The contest has been launched by Iran’s Young Photographers House to honor top photos on Muharram rituals that take place across the world.
Qadir Vaqari Shurcheh from the northeastern Iranian city of Mashhad took first place for his black and white photo that depicts some women in mourning for Imam Hussein (AS) and his companions amid the smoke of burning wild rue seeds.
A photo by Kolsum Riahi won second prize. The photo shows a group of mourning villagers carrying a flag and a box decorated with colorful fabric representing the coffin of Imam Hussein (AS).
Third prize went to Hadi Dehqanpur for a photo that depicts a girl gazing at the camera as the shadows of mourning people fall across the sidewalk.
A photo by Yasser Mohammadkhani took fourth place. It shows a woman kissing a sign that representing the hand of Hazrat Abbas (AS), Imam Hussein’s brother who lost his hands in the battle of Ashura.
Ahmad Taji won fifth prize for a photo, which shows a girl and some men attending gelmali, a ritual tradition observed in the month of Muharram in Lorestan Province in western Iran.
Based on the tradition, people mix clay with water in big ponds in major squares and streets for mourners to apply on their faces and clothes as a sign of mourning. They collect dry wood and light fires to warm mourners who have covered themselves with mud.
A jury composed of Young Photographers House director Rasul Oliazadeh and art experts Hamideh Jafari, Mohammad Babai, Davud Yarahmadi and Nasser Mohammadi selected the winners from over 1400 submissions.
Due to the pandemic, a virtual exhibition of the top photos was launched on Tuesday on the website of the Young Photographers House at the following address: www.phjavan.com.
The Red Frame International Photo Contest has been set up to raise the knowledge of the world community about the great tragedy of Karbala and introduce the event from different angles, the organizers said earlier.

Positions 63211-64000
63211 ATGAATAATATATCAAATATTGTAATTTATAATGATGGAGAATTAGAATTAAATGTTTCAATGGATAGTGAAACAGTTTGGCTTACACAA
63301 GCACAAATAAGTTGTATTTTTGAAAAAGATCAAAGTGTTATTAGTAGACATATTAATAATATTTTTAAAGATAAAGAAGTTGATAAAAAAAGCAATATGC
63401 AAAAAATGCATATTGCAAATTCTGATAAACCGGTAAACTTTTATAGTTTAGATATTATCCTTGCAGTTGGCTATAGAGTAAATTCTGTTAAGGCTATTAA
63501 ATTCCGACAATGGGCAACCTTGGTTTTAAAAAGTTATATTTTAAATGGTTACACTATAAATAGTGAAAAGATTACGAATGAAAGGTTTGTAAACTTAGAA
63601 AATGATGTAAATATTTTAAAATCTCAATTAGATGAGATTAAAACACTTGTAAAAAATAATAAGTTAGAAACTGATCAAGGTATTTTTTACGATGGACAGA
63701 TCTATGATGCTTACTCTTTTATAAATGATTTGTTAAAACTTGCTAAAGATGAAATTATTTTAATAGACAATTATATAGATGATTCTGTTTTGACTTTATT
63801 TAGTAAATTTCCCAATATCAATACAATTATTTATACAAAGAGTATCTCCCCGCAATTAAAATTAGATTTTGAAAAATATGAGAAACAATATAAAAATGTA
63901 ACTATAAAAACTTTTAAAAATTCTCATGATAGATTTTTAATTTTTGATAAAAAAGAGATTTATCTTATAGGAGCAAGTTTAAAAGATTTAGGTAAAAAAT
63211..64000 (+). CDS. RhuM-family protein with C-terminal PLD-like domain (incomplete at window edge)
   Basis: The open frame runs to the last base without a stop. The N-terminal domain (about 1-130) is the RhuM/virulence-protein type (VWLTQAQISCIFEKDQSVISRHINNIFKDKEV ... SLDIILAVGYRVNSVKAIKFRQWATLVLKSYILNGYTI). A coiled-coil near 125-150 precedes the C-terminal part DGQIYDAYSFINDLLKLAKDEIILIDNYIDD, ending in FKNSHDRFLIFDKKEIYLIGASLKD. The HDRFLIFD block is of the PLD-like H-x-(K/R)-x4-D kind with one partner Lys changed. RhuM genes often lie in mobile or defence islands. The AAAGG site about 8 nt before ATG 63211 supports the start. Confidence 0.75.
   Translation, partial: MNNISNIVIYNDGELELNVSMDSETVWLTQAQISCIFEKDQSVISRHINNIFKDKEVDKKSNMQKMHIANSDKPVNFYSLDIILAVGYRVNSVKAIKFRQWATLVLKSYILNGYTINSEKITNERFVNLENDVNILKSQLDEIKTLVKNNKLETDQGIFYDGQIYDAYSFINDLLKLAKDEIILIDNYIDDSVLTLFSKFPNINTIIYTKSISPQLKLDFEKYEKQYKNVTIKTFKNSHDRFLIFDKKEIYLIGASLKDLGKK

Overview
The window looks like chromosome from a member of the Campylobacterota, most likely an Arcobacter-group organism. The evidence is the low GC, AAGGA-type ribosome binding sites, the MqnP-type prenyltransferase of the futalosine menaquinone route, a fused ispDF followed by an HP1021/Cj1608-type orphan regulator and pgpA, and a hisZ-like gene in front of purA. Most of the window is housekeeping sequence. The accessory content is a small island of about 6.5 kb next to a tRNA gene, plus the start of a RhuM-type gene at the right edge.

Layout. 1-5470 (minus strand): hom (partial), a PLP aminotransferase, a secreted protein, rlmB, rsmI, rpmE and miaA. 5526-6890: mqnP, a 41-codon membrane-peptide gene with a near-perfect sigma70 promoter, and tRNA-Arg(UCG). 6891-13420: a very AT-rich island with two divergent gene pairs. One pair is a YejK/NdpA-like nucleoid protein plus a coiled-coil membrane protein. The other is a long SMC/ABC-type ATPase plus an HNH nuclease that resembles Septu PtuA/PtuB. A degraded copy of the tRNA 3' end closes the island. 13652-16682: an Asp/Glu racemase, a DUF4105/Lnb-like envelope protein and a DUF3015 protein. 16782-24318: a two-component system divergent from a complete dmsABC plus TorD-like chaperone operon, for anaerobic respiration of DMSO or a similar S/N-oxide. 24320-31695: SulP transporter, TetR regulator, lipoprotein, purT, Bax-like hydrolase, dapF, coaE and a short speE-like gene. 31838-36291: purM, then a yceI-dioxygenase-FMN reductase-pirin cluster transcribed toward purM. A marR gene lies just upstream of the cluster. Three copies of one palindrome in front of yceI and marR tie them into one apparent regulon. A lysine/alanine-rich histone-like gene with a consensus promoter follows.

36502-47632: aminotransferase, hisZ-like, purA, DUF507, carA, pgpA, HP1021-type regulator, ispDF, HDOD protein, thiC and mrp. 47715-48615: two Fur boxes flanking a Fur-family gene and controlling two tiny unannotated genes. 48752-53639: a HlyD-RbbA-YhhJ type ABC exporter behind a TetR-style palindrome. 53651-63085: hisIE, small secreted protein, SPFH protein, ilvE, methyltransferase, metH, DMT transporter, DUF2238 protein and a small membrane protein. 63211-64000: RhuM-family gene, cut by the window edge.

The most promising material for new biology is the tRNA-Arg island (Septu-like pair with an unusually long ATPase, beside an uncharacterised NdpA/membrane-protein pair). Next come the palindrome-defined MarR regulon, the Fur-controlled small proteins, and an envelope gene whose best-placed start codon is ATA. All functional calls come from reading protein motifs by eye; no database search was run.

The organizers also intend to build an extensive archive of photos on Muharram rituals from the submissions to the contest.
Amateur and professional photographers from across the world can apply for the contest with photos taken by cellphones or professional cameras.
Shia Muslims gather in mosques, religious sites and places for seasonal religious ceremonies every year to commemorate the anniversary of the martyrdom of Imam Hussein (AS) and his companions with rituals that begin every year from the first day of Muharram.
The rituals reach their climax on Ashura, the 10th day of Muharram, the day upon which Imam Hussein (AS) and his companions were martyred in Karbala as a result of their valiant stand against the injustices of the oppressive Umayyad dynasty in 680 CE.
The rituals continue until Arbaeen, which marks the end of the 40-day mourning period following the martyrdom of the Imam and his loyal companions on Ashura.
Over the past decade, Iran has initiated the Arbaeen gathering, which is held by Shia Muslims in Iraq every year.
Hundreds of thousands of Iranians and Shia Muslims from other countries embark on a journey to the Iraqi city of Karbala to observe the day of Arbaeen at the holy shrines of Imam Hussein (AS), the third Imam of the Shia, and his brother, Hazrat Abbas (AS).